It’s no secret Bristol’s food scene is one of the finest in the country, with a huge range of eateries to fulfil any culinary wish.
From indulgent burgers to exciting new vegan options, there’s something for everybody – so much choice in fact it can be hard to keep track of the options.
However, with such a number of offerings on the metaphorical table, the reality is the market can be and incredibly turbulent place to trade and while each month marks the opening of another handful of restaurants and cafés, it also signals some doors shutting permanantly.
May was no different – here is a list of all the openings and announced closures this month:
Eat a Pitta, Broadmead
Eat a Pitta has proven itself a force to be reckoned with in Bristol’s crowded lunch market, with long queues regularly snaking around St Nick’s Market and throughout Broadmead – which meant news of a refurbishment of the shopping district’s ever-busy kiosk was warmly welcomed.
It may not have been an opening exactly, but the relaunch of Broadmead’s Eat a Pitta drew huge crowds of hungry shoppers all vying for a taste of their famous falafel after its month-long closure.
Reopened on May 22, the kiosk merged with an adjoining unit in order to provide more serving points, a larger kitchen, and space for a brand new menu of delicious fresh juices.
Eat a Pitta owner Dan Levy said he had been blown away by the warm reception, stating: “It’s pretty incredible to see so many people down here, it’s the biggest queue for Eat a Pitta I’ve ever seen,” he said.
“We’ve got more serving stations, more staff, more room for the staff to work in and new juices, which are going down really well.”
Taco Barra, St Nicholas Market
Okay so Taco Barra, situated in the ever-popular St Nicholas Market, isn’t strictly a restaurant – however its triumphant May opening has more than made its mark on Bristol’s heaving food scene.
Described by what’s on reporter Robin Murray as ‘out of this world’ and ‘absolutely sublime’, the Mexican-inspired offerings have impressed Bristol’s diners since its opening earlier this month.
Taco Barra’s menu currently only consists of tacos – as you might have guessed – and nachos, although there are plans to introduce more Mexican favourites including quesadillas and peanut soup in the coming months.
Emmeline, Stokes Croft
Following its initial opening in May 2016, part-café part-florist Emmeline earned itself a reputation as a go-to spot in Stokes Croft for its range of delicious food and beautiful interior.
However, little more than two years after greeting its first customers, Emmeline was badly damaged when a black BMW crashed into the shopfront causing a huge amount of damage which forced it to close for almost a year.
Happily, the community rallied around the store and it has now reopened in all its former glory, with a range of healthy, ethical lunch options and sweet treats including cinnamon buns and jammy dogers.
(Image: James Beck/Freelance)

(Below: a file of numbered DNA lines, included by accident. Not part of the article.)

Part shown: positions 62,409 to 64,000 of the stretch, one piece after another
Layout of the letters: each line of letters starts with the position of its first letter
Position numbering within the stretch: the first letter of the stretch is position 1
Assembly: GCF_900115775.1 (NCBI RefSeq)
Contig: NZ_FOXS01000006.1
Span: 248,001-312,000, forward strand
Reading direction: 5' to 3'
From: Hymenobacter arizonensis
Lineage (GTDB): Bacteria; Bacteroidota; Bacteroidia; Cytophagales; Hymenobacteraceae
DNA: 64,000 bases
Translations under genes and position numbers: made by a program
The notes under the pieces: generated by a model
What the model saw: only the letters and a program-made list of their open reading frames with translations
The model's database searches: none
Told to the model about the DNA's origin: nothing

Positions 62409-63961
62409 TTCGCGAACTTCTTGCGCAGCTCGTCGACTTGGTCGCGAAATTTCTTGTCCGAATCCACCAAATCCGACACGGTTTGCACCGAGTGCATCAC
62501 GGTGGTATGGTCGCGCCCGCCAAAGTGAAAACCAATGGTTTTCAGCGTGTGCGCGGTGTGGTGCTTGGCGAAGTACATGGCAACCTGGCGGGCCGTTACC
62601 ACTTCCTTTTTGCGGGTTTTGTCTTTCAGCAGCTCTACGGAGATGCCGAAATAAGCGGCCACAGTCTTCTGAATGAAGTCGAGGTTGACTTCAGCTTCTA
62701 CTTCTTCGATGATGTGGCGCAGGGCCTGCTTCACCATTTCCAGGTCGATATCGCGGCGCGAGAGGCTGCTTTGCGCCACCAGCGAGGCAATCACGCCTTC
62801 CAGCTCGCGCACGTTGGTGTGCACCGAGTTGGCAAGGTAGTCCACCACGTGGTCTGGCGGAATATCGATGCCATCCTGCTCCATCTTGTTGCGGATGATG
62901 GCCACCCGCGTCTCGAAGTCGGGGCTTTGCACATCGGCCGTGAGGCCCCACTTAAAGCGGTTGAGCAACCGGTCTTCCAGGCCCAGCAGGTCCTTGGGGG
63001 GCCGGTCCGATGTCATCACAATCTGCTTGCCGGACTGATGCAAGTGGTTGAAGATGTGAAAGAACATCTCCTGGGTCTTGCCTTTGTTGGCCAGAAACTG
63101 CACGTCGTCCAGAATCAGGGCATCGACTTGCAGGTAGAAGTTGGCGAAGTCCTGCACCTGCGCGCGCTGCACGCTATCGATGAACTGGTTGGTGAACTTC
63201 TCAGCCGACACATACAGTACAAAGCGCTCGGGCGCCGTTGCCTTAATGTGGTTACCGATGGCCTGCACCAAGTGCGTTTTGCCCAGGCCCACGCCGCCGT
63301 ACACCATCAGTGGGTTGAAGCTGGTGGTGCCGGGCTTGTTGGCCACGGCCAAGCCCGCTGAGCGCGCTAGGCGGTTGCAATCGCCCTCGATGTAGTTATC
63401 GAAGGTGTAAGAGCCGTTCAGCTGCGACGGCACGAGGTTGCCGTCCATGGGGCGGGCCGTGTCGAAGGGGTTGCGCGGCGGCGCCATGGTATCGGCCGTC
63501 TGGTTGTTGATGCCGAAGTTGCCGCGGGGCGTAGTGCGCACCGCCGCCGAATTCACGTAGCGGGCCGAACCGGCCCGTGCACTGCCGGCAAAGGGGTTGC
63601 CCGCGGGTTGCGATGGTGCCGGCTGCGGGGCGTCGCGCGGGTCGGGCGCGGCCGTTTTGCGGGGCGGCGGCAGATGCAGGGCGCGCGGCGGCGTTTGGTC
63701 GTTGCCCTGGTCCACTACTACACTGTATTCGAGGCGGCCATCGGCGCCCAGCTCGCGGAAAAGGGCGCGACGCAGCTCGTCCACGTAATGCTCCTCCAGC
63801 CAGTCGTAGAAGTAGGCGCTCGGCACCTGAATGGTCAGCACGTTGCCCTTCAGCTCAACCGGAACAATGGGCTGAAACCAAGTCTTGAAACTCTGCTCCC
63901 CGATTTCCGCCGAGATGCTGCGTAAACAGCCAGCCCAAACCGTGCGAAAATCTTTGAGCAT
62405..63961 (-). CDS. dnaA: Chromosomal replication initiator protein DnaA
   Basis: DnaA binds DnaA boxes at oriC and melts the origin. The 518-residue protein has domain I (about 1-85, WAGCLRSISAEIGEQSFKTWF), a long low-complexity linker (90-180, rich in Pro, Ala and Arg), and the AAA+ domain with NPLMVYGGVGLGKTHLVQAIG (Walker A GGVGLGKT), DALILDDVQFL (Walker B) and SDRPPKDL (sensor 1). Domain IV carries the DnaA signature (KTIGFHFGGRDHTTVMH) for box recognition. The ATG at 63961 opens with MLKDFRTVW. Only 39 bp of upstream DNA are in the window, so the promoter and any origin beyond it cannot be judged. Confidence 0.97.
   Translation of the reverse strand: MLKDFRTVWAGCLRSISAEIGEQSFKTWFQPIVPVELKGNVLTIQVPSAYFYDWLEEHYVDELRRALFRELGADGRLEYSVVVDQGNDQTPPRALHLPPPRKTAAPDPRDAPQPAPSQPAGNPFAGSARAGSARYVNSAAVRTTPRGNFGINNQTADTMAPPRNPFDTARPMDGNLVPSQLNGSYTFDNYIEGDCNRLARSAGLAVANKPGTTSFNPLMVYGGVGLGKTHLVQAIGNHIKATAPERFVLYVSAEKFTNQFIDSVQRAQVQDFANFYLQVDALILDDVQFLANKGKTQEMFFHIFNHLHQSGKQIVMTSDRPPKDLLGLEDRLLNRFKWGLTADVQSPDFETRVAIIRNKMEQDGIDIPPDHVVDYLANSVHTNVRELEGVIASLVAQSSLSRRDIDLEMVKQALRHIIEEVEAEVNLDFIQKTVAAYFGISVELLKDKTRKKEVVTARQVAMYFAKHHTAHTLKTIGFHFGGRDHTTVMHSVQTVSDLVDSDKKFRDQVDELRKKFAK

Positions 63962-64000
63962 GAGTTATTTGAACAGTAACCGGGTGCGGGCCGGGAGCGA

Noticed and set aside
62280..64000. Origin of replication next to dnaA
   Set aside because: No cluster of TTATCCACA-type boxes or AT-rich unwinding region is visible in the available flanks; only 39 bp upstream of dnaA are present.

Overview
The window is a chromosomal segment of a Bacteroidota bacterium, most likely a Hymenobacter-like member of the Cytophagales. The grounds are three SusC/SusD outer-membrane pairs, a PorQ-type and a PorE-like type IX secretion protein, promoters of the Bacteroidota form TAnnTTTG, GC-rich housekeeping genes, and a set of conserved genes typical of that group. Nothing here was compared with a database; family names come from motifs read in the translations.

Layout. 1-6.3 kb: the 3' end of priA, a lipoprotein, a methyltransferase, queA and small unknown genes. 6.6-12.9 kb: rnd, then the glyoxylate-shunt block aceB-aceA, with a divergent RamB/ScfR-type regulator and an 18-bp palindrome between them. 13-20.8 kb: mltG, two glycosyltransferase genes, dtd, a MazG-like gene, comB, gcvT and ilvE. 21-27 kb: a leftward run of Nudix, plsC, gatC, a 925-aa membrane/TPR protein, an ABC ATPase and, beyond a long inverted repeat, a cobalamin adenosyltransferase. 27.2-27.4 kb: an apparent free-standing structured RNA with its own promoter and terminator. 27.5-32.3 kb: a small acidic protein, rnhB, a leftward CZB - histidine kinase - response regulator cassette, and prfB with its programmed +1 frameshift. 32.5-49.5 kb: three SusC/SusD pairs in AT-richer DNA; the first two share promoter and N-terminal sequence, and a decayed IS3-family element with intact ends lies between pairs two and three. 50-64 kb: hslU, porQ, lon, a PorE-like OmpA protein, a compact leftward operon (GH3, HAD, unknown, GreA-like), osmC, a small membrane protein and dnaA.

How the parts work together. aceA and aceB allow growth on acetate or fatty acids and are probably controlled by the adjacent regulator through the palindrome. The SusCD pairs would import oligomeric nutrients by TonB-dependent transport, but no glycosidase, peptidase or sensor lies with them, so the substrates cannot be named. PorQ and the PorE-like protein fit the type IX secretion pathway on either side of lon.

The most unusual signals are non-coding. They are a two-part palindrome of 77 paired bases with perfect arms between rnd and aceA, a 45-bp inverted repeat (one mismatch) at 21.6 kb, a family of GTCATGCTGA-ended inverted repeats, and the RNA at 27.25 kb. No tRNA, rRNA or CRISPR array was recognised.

On May 7 Queens Road became home to a brand new eatery, serving ‘globally inspired’ chicken with a technological twist.
Marketing itself as a ‘new kind of food experience’ Backyard Chicken – brought to Bristol by Simon Blagden, former CEO of Jamie Oliver’s restaurant empire – customers order their food on iPads.
As food critic Mark Taylor pointed out, upmarket chicken-focused restaurants haven’t always had the warmest reception in Bristol – however by pursuing a menu full of option inspired by global cuisine, backyard has marked itself as something a little more adventurous
With dishes inspired by far-off regions such as Argentina and Thailand, Backyard has been warmly received by students and full-time residents alike.
Low and Slow, St Nicholas Market
Again, Low and Slow isn’t strictly a restaurant, but after a clamorous reception in the crowded St Nicholas Market it has more than made a name for itself on Bristol’s foodie scene.
Serving up decadent smoked meats, Low and Slow made a name for itself as a more transient presence in the food market scene, however has now amassed even more popularity as a permanent fixture.
Customers can order the beef brisket for £6 or the pulled pork or barbecue jackfruit options for £5, served either in a brioche bun with a choice of toppings or sauces or as a salad box with any two sides.
The side dishes on offer are pit beans, classic slaw, mixed leaf salad, mac ‘n’ cheese and vegan slaw.
The barbecue box (£7) includes any two items from the smoker, two sides, burnt ends, pickles, jalapenos and a choice of homemade sauce.
These are the restaurants that announced closures in May:
Pizza Express, Corn Street
It was announced earlier this month the Corn Street branch of Pizza Express is set to close later this year, however all is not lost.
The gap in the city centre is set to be filled by trendy Indian street food chain Mowgli – its first eatery in Bristol.
The Pizza Express restaurant, housed in a historic building which boasts high ceilings, has a rating of 3 / 5 on TripAdvisor from 198 reviews with largely mediocre recent reviews.
One person recently described it as the ‘worst Pizza Express in Bristol’, commenting on soggy pizza bases and slow service.
Mesa Tapas and Bar, Henleaze
Described by critic Mark Taylor as ‘one of the most consistently impressive places in the city’, the news of Mesa’s closure this month shocked Bristol’s foodies.
It had built up a loyal following in Westbury Park for its good quality food, personable service and wine selection and was named in our round-up of Bristol’s best tapas restaurants last year.
Mesa’s manager declined to comment on the closure, and the reason behind its demise is still unknown.
The much-loved tapas bar closed its doors for good on May 11.
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